This lecture covers different perspectives on the study of the mental, focusing on the difference between Mind and Brain.
This book was written with the goal of introducing researchers and students in a variety of research fields to the intersection of data science and neuroimaging. This book reflects our own experience of doing research at the intersection of data science and neuroimaging and it is based on our experience working with students and collaborators who come from a variety of backgrounds and have a variety of reasons for wanting to use data science approaches in their work. The tools and ideas that we chose to write about are all tools and ideas that we have used in some way in our own research. Many of them are tools that we use on a daily basis in our work. This was important to us for a few reasons: the first is that we want to teach people things that we ourselves find useful. Second, it allowed us to write the book with a focus on solving specific analysis tasks. For example, in many of the chapters you will see that we walk you through ideas while implementing them in code, and with data. We believe that this is a good way to learn about data analysis, because it provides a connecting thread from scientific questions through the data and its representation to implementing specific answers to these questions. Finally, we find these ideas compelling and fruitful. That’s why we were drawn to them in the first place. We hope that our enthusiasm about the ideas and tools described in this book will be infectious enough to convince the readers of their value.
This lesson describes the principles underlying functional magnetic resonance imaging (fMRI), diffusion-weighted imaging (DWI), tractography, and parcellation. These tools and concepts are explained in a broader context of neural connectivity and mental health.
The state of the field regarding the diagnosis and treatment of major depressive disorder (MDD) is discussed. Current challenges and opportunities facing the research and clinical communities are outlined, including appropriate quantitative and qualitative analyses of the heterogeneity of biological, social, and psychiatric factors which may contribute to MDD.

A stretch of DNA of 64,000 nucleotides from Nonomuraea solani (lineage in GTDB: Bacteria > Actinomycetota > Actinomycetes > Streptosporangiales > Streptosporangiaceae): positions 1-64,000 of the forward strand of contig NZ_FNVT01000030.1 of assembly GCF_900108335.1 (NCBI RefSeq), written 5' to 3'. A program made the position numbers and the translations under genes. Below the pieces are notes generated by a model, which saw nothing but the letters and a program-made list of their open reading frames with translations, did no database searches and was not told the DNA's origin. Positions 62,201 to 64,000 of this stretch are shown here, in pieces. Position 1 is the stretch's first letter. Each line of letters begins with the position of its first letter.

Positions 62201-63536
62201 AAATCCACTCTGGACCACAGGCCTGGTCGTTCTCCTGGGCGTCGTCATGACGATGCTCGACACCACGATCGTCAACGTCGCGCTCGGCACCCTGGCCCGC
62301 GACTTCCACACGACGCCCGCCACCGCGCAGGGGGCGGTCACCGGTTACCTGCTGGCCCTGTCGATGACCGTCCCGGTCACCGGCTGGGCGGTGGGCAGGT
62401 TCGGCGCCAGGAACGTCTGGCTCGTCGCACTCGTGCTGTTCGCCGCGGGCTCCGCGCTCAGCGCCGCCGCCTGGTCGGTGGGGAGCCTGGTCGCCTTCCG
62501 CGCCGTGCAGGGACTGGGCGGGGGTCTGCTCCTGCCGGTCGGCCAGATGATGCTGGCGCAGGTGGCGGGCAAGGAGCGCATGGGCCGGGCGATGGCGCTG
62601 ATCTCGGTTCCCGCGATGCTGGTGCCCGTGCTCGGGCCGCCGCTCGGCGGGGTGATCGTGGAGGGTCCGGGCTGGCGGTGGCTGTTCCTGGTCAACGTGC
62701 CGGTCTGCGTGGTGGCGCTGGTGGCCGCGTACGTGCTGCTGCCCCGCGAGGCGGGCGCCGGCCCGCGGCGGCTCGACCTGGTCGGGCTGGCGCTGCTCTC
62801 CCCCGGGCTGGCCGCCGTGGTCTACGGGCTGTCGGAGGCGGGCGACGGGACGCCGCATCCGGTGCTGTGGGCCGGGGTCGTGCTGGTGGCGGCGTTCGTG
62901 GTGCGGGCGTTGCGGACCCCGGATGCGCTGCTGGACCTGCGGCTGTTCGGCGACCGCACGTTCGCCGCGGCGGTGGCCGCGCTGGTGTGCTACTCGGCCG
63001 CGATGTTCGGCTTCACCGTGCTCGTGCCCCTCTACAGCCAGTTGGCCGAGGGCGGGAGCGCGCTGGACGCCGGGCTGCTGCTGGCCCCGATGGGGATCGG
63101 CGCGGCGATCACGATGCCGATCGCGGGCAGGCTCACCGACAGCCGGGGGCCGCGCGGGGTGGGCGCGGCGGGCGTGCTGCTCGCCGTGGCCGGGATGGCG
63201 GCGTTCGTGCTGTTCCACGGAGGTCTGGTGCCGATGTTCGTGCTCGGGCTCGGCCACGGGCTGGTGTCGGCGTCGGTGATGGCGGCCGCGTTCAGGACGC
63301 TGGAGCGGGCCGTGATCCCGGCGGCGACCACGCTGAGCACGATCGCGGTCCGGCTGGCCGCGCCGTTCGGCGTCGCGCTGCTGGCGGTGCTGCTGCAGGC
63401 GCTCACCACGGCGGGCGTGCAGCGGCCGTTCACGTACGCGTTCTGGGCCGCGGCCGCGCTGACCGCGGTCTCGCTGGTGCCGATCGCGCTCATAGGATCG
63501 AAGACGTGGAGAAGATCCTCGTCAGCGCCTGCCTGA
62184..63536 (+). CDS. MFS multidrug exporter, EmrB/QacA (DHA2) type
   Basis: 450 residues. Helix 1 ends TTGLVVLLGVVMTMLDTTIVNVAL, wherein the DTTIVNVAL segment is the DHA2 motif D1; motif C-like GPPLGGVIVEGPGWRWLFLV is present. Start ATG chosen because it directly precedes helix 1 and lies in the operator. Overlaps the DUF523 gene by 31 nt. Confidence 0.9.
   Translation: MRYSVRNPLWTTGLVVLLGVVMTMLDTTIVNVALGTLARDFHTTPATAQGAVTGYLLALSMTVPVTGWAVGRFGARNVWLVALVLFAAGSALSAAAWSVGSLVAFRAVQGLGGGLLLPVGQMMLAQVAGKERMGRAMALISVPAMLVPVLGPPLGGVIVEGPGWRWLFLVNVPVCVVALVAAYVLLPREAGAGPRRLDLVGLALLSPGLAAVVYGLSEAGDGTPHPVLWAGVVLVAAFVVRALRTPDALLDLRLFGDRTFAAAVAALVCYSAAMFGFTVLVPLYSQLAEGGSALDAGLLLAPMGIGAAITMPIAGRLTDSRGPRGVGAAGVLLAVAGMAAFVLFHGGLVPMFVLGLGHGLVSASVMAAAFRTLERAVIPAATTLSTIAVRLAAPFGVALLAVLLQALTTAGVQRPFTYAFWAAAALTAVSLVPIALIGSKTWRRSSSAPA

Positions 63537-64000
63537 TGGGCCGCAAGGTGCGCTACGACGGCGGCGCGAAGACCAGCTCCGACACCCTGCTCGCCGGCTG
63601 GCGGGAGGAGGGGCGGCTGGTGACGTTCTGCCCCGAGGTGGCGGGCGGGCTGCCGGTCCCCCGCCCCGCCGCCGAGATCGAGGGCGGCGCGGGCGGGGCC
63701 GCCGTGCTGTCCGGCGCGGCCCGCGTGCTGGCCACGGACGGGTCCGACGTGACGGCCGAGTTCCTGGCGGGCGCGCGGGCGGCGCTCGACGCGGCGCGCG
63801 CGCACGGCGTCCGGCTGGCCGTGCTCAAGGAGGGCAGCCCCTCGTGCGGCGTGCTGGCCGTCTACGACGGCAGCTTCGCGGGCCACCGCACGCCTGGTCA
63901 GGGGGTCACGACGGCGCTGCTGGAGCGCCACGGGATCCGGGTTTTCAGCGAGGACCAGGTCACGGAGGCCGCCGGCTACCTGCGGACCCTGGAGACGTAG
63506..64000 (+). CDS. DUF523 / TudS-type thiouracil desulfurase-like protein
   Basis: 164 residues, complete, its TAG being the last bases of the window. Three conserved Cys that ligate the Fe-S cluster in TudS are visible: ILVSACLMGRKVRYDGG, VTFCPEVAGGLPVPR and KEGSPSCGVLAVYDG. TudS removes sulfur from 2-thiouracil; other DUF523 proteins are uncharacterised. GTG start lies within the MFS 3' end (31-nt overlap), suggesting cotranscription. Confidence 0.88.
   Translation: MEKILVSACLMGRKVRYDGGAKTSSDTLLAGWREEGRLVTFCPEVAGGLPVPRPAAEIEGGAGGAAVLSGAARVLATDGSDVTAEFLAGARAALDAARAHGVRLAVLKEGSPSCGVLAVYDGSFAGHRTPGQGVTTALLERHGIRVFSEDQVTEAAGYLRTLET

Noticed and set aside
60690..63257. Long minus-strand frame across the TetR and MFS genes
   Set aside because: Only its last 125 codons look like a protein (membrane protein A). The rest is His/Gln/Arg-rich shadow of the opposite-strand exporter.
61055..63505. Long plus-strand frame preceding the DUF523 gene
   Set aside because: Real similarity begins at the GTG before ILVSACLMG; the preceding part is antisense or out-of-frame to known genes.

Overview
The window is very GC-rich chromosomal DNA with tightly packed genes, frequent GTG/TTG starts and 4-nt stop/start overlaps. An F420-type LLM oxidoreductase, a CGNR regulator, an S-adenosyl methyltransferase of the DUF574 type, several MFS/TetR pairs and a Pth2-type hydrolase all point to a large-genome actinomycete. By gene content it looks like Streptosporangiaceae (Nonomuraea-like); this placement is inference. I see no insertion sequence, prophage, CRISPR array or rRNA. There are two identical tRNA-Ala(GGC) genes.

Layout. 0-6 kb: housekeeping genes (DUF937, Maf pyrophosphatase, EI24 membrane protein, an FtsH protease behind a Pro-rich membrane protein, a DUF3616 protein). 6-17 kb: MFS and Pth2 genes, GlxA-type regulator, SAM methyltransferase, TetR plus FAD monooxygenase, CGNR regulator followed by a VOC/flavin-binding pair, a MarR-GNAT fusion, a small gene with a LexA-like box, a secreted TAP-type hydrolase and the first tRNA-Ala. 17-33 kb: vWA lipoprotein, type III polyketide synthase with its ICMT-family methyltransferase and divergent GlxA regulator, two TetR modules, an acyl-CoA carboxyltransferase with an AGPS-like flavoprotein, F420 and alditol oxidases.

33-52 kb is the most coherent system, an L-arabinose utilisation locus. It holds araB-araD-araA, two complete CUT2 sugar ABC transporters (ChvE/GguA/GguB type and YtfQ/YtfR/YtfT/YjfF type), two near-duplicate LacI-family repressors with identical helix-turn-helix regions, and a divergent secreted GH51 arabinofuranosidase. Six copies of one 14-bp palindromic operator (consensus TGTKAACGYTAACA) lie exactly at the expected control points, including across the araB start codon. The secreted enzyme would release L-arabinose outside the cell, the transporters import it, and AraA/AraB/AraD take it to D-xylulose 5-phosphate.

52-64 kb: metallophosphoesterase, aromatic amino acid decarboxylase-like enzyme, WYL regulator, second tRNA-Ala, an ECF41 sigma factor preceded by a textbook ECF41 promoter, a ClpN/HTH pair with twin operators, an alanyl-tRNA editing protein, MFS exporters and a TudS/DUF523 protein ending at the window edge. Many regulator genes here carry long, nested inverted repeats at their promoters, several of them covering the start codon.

This lesson delves into the opportunities and challenges of telepsychiatry. While novel digital approaches to clinical research and care have the potential to improve and accelerate patient outcomes, researchers and care providers must consider new population factors, such as digital disparity.
This is a continuation of the talk on the cellular mechanisms of neuronal communication, this time at the level of brain microcircuits and associated global signals like those measureable by electroencephalography (EEG). This lecture also discusses EEG biomarkers in mental health disorders, and how those cortical signatures may be simulated digitally.
This lecture focuses on how the immune system can target and attack the nervous system to produce autoimmune responses that may result in diseases such as multiple sclerosis, neuromyelitis, and lupus cerebritis manifested by motor, sensory, and cognitive impairments. Despite the fact that the brain is an immune-privileged site, autoreactive lymphocytes producing proinflammatory cytokines can cause active brain inflammation, leading to myelin and axonal loss.
This lesson discusses both state-of-the-art detection and prevention schema in working with neurodegenerative diseases.
This lecture provides an overview of depression (epidemiology and course of the disorder), clinical presentation, somatic co-morbidity, and treatment options.
In this lesson, you will learn about how genetics can contribute to our understanding of psychiatric phenotypes.
This lecture focuses on the rationale for employing neuroimaging methods for movement disorders.
This lecture provides an overview of some of the essential concepts in neuropharmacology (e.g. receptor binding, agonism, antagonism), an introduction to pharmacodynamics and pharmacokinetics, and an overview of the drug discovery process relative to diseases of the central nervous system.
This lecture gives an introduction to the types of glial cells, homeostasis (influence of cerebral blood flow and influence on neurons), insulation and protection of axons (myelin sheath; nodes of Ranvier), microglia and reactions of the CNS to injury.